U.S. National Archives & Records Administration

 

 

Military Bounty-Land Warrant Records

 

From 1788 to 1855, the United States (U.S.) granted military bounty land warrants for military service.At the time of the Revolutionary War, the U.S. and several of the original states used land bounties to attract enlistments; the U.S. used the same incentive during the War of 1812.Most of these early Federal government warrants could only be used in military districts, for lands now principally in Ohio and several other eastern and central public land states.Most of the Revolutionary War bounty-land warrants were sold or assigned by the soldiers or warranties to others.Between 1847 and 1855, the Federal government granted a series of increasingly generous land bounties, first to attract enlistments in the Mexican War, then to reward surviving veterans of all wars since 1790 (including the Indian Wars), and finally to include those who served in the Revolutionary War.Under the acts of the 1850s, eligibility was gradually extended to include the regular army, navy, militia, and Indians mustered into the service of the U.S.The majority of those who received warrants under the acts of 1847 to 1855 did no use them to make land entries themselves but sold them to others who did.These warrants could be used to obtain land anywhere in the public domain.Most bounty-land warrant acts allowed, in the event of the death of those eligible, for the warrants to be issued to their immediate heirs.No land bounties were offered to Civil War veterans, but Union soldiers could deduct the time they served from the residency requirements of the Homestead Act of 1862.

 

The National Archives has custody of the military bounty-land warrant files for the thirty Federal public land states. There are case files for all states in the U.S. except the thirteen original states, Vermont, Kentucky, Tennessee, Maine, West Virginia, Texas, and Hawaii. These states were never part of the original public domain.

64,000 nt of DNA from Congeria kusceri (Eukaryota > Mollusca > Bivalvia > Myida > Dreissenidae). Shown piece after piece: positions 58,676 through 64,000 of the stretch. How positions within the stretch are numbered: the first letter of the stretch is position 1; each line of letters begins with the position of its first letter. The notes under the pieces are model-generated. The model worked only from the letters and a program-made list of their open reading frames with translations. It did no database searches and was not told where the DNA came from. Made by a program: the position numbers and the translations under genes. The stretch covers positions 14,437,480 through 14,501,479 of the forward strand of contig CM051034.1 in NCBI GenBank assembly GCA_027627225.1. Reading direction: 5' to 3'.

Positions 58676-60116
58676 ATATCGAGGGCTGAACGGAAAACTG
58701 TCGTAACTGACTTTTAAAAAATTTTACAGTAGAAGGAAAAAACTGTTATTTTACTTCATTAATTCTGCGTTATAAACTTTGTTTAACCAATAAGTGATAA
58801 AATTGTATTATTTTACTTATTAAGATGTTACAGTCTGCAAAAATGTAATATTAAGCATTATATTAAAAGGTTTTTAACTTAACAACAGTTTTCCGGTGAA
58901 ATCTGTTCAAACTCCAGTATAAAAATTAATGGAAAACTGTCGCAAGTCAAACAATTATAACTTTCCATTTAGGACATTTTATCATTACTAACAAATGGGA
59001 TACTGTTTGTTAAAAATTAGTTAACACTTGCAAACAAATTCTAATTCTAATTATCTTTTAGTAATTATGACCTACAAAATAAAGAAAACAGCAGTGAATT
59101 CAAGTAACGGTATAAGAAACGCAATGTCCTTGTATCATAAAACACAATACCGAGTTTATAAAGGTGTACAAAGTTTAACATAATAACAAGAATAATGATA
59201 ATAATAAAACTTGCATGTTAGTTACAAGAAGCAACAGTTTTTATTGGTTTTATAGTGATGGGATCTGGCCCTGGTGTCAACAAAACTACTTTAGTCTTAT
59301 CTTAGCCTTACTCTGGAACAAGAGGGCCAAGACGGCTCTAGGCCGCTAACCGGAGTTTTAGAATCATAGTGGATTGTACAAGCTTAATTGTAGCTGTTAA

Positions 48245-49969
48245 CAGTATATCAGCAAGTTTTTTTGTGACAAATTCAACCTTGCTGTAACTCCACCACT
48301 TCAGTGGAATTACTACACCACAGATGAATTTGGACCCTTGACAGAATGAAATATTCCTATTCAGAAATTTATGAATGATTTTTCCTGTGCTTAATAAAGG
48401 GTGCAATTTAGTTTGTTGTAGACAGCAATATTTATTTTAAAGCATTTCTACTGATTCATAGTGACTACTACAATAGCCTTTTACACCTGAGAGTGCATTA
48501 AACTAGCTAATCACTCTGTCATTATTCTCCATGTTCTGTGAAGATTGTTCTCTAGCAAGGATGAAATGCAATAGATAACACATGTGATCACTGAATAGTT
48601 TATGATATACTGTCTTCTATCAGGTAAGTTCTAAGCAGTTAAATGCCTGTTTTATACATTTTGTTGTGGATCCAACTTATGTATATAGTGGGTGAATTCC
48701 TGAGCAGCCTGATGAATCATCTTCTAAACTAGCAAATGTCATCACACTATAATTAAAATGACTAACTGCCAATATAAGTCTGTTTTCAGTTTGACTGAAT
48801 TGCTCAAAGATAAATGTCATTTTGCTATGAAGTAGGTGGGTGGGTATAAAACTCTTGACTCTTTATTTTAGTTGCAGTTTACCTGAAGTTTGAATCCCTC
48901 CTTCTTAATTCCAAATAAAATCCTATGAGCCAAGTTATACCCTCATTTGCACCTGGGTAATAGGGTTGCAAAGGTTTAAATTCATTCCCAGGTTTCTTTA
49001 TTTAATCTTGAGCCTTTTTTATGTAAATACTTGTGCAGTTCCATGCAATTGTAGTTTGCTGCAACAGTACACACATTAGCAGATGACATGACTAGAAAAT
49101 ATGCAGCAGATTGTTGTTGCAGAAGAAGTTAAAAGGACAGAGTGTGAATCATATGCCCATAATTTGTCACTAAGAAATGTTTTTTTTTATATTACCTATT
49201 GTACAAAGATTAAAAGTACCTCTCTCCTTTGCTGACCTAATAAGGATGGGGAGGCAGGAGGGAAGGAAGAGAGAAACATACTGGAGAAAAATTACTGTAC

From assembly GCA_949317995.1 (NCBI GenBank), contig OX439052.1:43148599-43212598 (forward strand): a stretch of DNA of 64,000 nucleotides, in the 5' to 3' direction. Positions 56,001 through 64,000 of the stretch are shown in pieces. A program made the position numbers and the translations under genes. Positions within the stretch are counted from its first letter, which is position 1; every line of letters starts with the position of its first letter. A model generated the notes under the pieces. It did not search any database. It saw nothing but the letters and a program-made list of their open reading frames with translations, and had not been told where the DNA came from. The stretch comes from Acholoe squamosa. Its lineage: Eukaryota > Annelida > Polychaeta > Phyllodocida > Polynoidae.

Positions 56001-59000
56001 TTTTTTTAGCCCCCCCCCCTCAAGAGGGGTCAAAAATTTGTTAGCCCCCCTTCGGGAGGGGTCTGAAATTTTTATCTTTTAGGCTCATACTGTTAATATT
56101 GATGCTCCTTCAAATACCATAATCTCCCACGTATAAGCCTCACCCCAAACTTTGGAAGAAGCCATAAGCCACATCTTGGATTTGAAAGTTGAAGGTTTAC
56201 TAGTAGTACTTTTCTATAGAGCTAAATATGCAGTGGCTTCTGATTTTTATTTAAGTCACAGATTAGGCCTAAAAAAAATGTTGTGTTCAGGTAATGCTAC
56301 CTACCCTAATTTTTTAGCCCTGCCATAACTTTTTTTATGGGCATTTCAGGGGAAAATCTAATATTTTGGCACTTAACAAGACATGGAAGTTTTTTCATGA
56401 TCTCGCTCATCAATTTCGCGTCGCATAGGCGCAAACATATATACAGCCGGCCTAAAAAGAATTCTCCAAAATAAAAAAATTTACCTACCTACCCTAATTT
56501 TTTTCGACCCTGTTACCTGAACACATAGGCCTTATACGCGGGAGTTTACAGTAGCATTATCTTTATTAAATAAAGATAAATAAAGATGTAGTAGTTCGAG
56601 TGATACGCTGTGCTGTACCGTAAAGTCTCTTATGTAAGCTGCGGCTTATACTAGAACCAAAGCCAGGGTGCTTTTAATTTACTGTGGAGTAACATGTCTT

Ordering Military Bounty-Land Warrant Records from the National Archives

 

At the National Archives Building in Washington, DC, the National Archives has custody of those military bounty-land warrants that were used, or surrendered to the Federal Government in exchange for land.These files include both the application and case file.The application is the material submitted by the veteran or their survivors to receive a land warrant.The case file documents the actual transfer of the land from the Federal government.Since most veterans assigned or sold their land warrants and did not themselves settle on public land, it is often helpful to order the bounty-land warrant application file first to obtain the filing information to be cited when requesting the surrendered bounty-land warrant case file, particularly for those obtained under the acts of 1847-1855.

 

When ordering a Bounty-Land Warrant Application File using the NATF Form 85 or Order Online!, you must provide the:

}         Veteranís full name

}         Branch of service in which the veteran served

}         State from which the veteran served

}         War (or dates of service) in which the veteran served

 

When ordering a Bounty-Land Warrant Case File using the NATF Form 84 or Order Online!, you must provide the:

}         Year of the Congressional act authorizing the warrant

}         Number of acres (acreage)

}         Warrant number

 

 

Military Bounty-Land Records Information Available from Other Sources

 

Refer to these sources for information on the following:

}         General Information Leaflet Number 67, Research in the Land Entry Files of the General Land Office (Record Group 49)